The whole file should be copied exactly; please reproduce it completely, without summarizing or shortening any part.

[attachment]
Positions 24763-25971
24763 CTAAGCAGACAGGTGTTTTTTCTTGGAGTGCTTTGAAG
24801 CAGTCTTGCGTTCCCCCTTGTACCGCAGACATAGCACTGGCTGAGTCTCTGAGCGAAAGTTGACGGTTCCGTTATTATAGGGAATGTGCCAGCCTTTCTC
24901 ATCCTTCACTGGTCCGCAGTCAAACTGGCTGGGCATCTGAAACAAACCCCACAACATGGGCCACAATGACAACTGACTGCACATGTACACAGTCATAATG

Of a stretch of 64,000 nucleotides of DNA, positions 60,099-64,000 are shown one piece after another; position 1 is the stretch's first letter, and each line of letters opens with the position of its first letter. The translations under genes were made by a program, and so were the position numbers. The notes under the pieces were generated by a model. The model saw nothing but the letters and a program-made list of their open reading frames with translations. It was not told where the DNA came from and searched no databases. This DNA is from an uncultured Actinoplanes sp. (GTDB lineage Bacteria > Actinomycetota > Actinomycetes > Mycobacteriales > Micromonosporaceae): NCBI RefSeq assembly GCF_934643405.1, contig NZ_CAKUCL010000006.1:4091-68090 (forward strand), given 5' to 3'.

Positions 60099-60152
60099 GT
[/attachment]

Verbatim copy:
Positions 24763-25971
24763 CTAAGCAGACAGGTGTTTTTTCTTGGAGTGCTTTGAAG
24801 CAGTCTTGCGTTCCCCCTTGTACCGCAGACATAGCACTGGCTGAGTCTCTGAGCGAAAGTTGACGGTTCCGTTATTATAGGGAATGTGCCAGCCTTTCTC
24901 ATCCTTCACTGGTCCGCAGTCAAACTGGCTGGGCATCTGAAACAAACCCCACAACATGGGCCACAATGACAACTGACTGCACATGTACACAGTCATAATG

Of a stretch of 64,000 nucleotides of DNA, positions 60,099-64,000 are shown one piece after another; position 1 is the stretch's first letter, and each line of letters opens with the position of its first letter. The translations under genes were made by a program, and so were the position numbers. The notes under the pieces were generated by a model. The model saw nothing but the letters and a program-made list of their open reading frames with translations. It was not told where the DNA came from and searched no databases. This DNA is from an uncultured Actinoplanes sp. (GTDB lineage Bacteria > Actinomycetota > Actinomycetes > Mycobacteriales > Micromonosporaceae): NCBI RefSeq assembly GCF_934643405.1, contig NZ_CAKUCL010000006.1:4091-68090 (forward strand), given 5' to 3'.

Positions 60099-60152
60099 GT